Robyn also raised the issue of much needed reform to the superannuation guarantee (SG) regime. She urged the Government to ‘make legislative reform of the SG regime to remove the draconian and disproportionate penalties imposed on employers even where they only make minor transgressions in paying their employees’ superannuation. Employers who pay SG contributions just one day late and fail to report this to the ATO are treated the same as an employer who deliberately evades their obligations to their employees. This is wrong and fails to uphold the overarching need for the law to protect workers’ entitlements, while acting as a disincentive for employers who fail to meet their SG obligations.’

Patent box regime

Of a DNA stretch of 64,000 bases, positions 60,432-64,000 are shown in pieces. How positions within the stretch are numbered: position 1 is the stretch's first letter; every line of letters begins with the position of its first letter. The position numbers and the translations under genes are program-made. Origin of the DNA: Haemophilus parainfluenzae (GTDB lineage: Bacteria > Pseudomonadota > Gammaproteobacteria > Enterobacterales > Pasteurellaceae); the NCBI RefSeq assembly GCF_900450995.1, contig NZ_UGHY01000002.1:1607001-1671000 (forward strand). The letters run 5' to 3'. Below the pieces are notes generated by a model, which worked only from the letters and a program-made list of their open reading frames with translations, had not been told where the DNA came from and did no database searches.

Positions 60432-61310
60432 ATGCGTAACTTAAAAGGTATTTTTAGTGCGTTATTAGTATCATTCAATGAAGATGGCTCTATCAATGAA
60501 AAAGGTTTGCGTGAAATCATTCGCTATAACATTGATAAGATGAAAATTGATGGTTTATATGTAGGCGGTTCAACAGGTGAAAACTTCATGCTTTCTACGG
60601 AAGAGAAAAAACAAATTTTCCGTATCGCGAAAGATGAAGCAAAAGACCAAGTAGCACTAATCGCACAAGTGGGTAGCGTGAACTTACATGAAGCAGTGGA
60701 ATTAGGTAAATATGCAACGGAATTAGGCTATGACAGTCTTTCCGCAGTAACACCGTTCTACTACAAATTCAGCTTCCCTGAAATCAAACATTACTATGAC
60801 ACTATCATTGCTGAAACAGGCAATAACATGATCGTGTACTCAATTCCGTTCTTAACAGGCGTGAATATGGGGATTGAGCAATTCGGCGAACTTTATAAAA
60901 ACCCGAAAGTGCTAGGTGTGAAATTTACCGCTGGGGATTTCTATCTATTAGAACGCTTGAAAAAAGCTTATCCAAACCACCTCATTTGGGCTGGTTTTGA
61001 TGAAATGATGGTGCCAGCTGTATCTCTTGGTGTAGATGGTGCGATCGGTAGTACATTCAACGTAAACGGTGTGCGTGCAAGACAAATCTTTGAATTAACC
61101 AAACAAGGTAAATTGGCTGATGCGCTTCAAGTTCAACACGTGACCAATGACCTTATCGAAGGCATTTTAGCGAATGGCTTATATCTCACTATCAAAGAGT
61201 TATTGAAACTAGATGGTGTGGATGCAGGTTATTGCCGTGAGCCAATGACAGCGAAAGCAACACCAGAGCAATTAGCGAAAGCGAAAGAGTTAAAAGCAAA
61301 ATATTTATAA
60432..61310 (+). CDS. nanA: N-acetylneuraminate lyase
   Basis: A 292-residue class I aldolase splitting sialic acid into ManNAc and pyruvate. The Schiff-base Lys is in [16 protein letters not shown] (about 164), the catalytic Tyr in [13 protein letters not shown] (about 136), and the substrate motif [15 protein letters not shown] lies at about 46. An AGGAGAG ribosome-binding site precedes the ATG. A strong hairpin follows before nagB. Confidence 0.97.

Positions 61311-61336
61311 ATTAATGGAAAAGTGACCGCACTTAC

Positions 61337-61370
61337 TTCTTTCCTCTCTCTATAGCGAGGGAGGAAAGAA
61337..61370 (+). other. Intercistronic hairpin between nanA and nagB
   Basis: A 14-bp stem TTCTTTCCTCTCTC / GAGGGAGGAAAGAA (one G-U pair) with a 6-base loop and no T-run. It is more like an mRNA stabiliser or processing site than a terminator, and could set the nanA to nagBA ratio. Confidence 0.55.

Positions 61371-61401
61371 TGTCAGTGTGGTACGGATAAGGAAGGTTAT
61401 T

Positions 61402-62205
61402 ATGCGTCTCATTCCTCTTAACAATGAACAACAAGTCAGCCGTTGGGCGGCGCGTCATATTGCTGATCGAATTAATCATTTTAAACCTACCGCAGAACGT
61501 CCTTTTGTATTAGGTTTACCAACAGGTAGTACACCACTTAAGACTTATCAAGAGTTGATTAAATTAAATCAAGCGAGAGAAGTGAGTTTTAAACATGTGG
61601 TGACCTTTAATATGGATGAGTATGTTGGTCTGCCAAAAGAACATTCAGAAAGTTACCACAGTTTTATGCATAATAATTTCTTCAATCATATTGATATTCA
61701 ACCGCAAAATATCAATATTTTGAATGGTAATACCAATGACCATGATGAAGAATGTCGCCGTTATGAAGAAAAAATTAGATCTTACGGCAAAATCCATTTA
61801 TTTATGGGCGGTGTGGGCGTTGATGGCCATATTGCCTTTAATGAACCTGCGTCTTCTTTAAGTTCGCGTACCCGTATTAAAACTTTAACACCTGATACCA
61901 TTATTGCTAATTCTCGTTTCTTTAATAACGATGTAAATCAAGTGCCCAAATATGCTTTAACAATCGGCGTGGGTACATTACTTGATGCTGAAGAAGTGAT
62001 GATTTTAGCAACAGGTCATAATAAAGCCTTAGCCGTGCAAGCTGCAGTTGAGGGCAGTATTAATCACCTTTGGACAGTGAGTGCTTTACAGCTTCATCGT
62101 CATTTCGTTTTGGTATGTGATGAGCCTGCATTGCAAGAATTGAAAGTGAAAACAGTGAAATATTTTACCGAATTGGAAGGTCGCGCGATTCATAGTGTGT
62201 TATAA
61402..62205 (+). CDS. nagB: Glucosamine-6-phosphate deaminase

Julie was supportive of the proposed patent box regime and said, ‘The patent box regime will promote Australia’s competitiveness as an innovation hub and encourage further investment and growth in the medical, biotechnology, agricultural and low emissions technology sectors. This would support Australian businesses to retain and commercialise their intellectual property in Australia, creating more jobs and generating greater economic activity here.’

She observed there is broad support across the profession for the introduction of the regime, but further consultation is needed on the detailed design of the measures. She encouraged the Government to progress this as a priority.

COVID-19 and natural disaster payments

Robyn pointed out that the current law applies inconsistently to various Commonwealth, State and Territory government small business support payments made in response to the COVID-19 pandemic, and disaster payments following the recent floods. ‘Some payments are non-assessable non-exempt (NANE) income; others are not. All such payments should be tax-free so that the full benefit of the payment is available to recipients,’ she said.